Year-on-year, exports increased 11.4 percent to USD 27.49 billion, following a 6.6 percent rise in December and marking the third straight annual gain. Oil sales (6.8 percent of total sales) jumped 74.4 percent and non-oil ones went up 8.5 percent.
Among non-oil sales, manufacturing ones increased 7.7 percent, mainly due to food, drinks and tobacco (21.2 percent); professional and scientific equipment (13.4 percent); electrical and electronic equipment (13.3 percent); special machinery and equipment for industries (10.6 percent) and automotive products (4 percent). In addition, shipments of agricultural and fishery rose 20.6 percent, mainly fresh strawberries (63.1 percent); pepper (48.8 percent); avocados (40.4 percent); pulses and vegetables (16.8 percent) and fruits and edible fruits (15.8 percent).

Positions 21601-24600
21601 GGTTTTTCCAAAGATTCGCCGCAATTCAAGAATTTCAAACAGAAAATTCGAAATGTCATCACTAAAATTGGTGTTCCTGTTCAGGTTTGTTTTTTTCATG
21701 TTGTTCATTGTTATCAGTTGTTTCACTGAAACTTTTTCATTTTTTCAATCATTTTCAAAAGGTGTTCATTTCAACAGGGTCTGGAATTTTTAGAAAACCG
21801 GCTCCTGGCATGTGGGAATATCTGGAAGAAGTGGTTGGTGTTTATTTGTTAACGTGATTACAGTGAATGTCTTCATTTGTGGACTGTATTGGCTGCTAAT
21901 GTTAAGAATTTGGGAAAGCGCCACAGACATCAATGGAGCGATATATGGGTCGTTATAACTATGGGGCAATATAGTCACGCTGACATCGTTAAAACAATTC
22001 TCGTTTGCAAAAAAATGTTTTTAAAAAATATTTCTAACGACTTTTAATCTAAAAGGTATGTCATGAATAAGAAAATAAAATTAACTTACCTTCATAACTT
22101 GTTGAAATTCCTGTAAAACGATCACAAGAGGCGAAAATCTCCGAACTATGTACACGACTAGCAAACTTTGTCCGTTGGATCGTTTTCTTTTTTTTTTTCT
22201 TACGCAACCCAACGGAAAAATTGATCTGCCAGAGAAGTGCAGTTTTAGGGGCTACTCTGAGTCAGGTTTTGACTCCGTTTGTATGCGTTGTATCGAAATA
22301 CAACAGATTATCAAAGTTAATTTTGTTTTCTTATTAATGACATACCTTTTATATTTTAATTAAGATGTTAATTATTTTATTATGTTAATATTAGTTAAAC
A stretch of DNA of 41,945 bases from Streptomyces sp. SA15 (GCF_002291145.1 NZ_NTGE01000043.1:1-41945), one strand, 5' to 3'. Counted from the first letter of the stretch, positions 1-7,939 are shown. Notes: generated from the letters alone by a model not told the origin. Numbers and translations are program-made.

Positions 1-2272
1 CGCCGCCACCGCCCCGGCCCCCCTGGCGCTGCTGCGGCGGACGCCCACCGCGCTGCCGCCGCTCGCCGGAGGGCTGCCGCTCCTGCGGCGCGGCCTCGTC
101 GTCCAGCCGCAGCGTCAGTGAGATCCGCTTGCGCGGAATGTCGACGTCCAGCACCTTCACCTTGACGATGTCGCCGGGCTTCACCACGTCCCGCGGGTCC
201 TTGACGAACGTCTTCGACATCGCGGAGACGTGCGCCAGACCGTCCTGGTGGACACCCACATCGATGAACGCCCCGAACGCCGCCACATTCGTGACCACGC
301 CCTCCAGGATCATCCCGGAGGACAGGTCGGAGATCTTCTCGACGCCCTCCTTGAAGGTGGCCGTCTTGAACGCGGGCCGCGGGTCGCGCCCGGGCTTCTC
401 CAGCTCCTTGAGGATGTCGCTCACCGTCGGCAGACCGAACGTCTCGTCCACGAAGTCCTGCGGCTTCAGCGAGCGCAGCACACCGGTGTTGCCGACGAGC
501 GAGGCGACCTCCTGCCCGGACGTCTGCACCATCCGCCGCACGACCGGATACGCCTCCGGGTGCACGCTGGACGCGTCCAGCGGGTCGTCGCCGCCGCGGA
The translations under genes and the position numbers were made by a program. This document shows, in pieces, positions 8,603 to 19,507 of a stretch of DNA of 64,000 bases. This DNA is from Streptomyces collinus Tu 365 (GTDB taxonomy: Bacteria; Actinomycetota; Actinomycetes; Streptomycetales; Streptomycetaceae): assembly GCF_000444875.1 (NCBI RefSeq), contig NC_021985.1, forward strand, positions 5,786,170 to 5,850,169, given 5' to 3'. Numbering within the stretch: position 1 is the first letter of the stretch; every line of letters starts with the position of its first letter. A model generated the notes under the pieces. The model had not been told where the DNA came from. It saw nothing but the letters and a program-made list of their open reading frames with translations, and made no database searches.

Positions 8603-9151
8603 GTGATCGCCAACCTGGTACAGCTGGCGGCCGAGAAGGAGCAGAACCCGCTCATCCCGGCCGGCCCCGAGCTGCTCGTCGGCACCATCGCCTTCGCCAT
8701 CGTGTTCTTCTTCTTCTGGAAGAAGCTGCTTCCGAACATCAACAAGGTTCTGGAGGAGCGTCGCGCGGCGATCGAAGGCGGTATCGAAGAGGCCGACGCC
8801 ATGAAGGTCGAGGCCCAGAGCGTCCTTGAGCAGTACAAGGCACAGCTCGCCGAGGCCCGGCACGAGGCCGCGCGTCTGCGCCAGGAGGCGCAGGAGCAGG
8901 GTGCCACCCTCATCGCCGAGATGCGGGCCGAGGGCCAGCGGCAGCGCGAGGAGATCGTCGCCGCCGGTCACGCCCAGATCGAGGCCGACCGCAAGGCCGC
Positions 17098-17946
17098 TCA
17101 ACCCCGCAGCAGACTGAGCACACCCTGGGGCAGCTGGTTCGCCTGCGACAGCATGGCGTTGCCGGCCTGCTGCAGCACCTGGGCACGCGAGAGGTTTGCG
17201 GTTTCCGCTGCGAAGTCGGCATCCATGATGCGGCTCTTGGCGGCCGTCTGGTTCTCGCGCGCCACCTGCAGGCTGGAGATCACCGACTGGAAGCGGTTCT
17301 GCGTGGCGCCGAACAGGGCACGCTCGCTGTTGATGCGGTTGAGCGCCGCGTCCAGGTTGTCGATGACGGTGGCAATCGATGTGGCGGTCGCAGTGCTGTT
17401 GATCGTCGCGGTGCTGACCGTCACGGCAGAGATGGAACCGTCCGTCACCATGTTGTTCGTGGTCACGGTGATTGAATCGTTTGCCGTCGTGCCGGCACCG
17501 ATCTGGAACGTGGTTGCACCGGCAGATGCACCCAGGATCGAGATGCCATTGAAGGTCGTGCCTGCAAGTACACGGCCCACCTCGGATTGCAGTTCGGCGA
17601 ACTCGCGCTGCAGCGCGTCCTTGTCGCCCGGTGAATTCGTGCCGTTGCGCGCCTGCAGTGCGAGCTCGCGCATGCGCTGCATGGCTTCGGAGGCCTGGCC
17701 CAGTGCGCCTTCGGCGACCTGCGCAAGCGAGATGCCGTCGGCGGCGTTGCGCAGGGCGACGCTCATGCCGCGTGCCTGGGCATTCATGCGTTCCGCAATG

Exports to the United States accounted for 81.7 percent of total non-oil shipments and rose 7.6 percent. Auto sales, accounting for 26.5 percent were up 1.5 percent and exports of other products increased 10.8 percent. Sales to the rest of the world increased 12.8 percent, with autos rising 21.1 percent and those of other products up 10.3 percent.
Imports increased 10 percent to USD 30.78 billion, following a 4.2 percent gain in the previous month and also the third consecutive yearly rise. Consumption goods went up 8.6 percent: gasoline and butane and propane gas jumped 58.9 percent while non-oil ones fell 5.2 percent. In addition, imports of intermediate goods rose 11.1 percent and capital goods increased 4.4 percent.
On a seasonally adjusted basis, exports shrank 4.86 percent from December, mainly due to a 5.48 percent fall in non-oil sales while oil shipments increased 4.86 percent. Imports declined 4.49 percent, bringing the trade deficit to a lower USD 0.783 billion.